Learn Your Name in Morse Code Day

Learn Your Name in Morse Code Day

Why January 11th?

There is a controversy among some MorseCode operators on who actually created the code: Samuel Morse or AlfredVail.  So, in order to not offend either side, I've chosen the dateof January 11, because on January 11, 1838  both Morse and Vail didthe first public demonstration of the electric telegraph together.

What's The Purpose?

As of 2007, Morse Code is no longer arequirement in order to get a Ham Radio license.
There is concern that within 50 years or so, this form of communicationwill die off due to more modern technology replacing it and those that docurrently know it, are mostly older and the newer generation isn'tlearning it to keep it going, once they pass on.

So, to help stir up some interest in Morse Code, Ithought I'd start this observance to get people of all ages to try to atleast learn their name in Morse Code.    It's not thathard. And, you do not have to do it at the speed of lightning like the oldtimers do.  (I can't even do that!) But it is a lot of fun. And, there are different style of keys to use also.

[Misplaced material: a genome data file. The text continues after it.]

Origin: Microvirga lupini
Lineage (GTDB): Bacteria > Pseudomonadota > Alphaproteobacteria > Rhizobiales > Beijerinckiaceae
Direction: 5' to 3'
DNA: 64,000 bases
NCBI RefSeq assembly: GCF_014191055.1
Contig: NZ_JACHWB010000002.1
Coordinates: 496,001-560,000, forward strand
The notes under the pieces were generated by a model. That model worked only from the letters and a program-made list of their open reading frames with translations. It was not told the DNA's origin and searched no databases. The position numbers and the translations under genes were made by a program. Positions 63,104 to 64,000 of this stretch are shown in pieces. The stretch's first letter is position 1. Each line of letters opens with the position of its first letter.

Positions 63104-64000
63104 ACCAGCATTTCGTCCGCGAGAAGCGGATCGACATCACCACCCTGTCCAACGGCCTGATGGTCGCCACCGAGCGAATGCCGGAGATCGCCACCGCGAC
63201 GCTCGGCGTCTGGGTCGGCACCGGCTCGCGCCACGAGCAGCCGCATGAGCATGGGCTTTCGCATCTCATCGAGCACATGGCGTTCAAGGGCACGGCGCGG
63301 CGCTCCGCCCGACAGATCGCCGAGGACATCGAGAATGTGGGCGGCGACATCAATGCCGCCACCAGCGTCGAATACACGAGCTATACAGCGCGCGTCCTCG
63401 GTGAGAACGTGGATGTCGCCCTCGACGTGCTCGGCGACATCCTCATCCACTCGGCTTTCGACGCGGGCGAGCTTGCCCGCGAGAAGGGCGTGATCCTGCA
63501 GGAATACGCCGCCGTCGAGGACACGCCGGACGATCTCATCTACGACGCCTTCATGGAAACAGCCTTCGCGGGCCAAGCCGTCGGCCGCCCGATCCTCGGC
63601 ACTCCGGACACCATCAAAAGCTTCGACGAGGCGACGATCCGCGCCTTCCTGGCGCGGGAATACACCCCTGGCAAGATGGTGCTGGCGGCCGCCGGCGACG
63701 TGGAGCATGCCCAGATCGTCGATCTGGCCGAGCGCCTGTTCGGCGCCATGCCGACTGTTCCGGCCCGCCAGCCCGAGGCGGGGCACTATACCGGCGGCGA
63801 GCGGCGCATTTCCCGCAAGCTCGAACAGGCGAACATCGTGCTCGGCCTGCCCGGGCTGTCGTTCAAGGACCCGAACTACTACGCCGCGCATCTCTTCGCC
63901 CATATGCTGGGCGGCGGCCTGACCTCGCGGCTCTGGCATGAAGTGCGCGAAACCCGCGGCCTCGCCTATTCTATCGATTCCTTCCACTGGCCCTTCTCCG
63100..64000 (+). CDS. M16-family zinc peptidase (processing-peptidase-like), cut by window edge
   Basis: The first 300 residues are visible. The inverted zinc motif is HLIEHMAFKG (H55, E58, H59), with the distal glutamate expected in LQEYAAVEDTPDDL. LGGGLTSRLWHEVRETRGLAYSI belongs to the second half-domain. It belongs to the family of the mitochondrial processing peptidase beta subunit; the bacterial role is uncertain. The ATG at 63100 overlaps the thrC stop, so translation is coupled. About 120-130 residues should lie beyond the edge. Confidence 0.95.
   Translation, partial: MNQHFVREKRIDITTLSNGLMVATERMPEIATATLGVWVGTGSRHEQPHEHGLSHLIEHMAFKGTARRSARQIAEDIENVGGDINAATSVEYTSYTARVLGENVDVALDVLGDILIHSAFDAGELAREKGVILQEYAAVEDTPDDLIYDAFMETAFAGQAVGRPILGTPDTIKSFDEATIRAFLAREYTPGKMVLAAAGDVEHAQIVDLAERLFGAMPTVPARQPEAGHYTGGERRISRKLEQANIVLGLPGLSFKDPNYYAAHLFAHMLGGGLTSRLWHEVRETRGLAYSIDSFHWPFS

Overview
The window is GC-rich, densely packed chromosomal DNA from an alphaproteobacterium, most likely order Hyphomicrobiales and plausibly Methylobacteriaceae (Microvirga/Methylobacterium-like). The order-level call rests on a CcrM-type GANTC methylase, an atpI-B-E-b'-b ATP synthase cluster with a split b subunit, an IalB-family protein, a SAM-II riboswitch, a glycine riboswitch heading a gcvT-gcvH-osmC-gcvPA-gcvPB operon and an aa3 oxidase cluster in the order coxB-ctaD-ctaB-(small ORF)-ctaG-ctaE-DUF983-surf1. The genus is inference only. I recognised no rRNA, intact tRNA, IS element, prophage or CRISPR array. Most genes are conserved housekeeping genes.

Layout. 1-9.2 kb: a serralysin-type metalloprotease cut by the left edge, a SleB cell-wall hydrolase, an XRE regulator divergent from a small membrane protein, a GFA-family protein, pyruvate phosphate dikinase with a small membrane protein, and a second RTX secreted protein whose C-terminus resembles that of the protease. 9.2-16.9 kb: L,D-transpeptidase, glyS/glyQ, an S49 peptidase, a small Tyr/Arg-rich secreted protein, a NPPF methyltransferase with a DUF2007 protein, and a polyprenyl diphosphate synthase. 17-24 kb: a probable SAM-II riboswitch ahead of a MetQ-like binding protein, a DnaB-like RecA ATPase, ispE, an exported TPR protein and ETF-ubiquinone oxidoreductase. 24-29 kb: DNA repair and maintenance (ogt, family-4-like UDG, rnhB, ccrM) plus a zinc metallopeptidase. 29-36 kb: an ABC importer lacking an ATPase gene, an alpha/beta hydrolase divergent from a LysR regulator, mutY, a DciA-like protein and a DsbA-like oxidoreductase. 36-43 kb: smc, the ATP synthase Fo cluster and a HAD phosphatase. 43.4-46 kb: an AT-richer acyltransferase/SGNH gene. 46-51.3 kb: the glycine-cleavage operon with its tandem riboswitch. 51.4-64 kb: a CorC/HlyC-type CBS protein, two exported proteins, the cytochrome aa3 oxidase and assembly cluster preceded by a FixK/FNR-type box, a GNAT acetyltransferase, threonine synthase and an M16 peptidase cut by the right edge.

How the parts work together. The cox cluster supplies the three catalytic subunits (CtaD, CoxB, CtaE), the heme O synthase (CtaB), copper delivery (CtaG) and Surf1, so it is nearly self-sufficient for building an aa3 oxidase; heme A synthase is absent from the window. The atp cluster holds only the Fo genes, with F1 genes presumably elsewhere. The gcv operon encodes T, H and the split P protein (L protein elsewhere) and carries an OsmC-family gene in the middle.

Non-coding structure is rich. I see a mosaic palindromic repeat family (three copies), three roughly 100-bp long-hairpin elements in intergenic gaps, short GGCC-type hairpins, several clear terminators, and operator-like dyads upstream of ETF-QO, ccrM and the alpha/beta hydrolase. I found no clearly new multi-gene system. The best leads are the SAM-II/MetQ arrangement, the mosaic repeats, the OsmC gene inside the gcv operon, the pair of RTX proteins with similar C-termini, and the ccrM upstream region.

How Do I Celebrate?

It's really simple.  Just scroll down alittle on this page and look at our Morse Code Chart and see the lettersof your name.  Then figure out the dits and dahs that make up yourname and see what it looks like.  (Although Morse Code is a soundcommunication not a visual one per se.)

We also have a Morse Code translator below  for you to type in yourname and then hear what your name sounds like in dits and dahs.

But, the best way to celebrate, ""Learn Your Name In Morse CodeDay""  is to contact your local Ham Radio Club andperhaps someone can show you how your name sounds and teach  you howto send it on a key.

More Details...
All details taken directly from provider content at http://www.brownielocks.com/learnyournameinmcday.html

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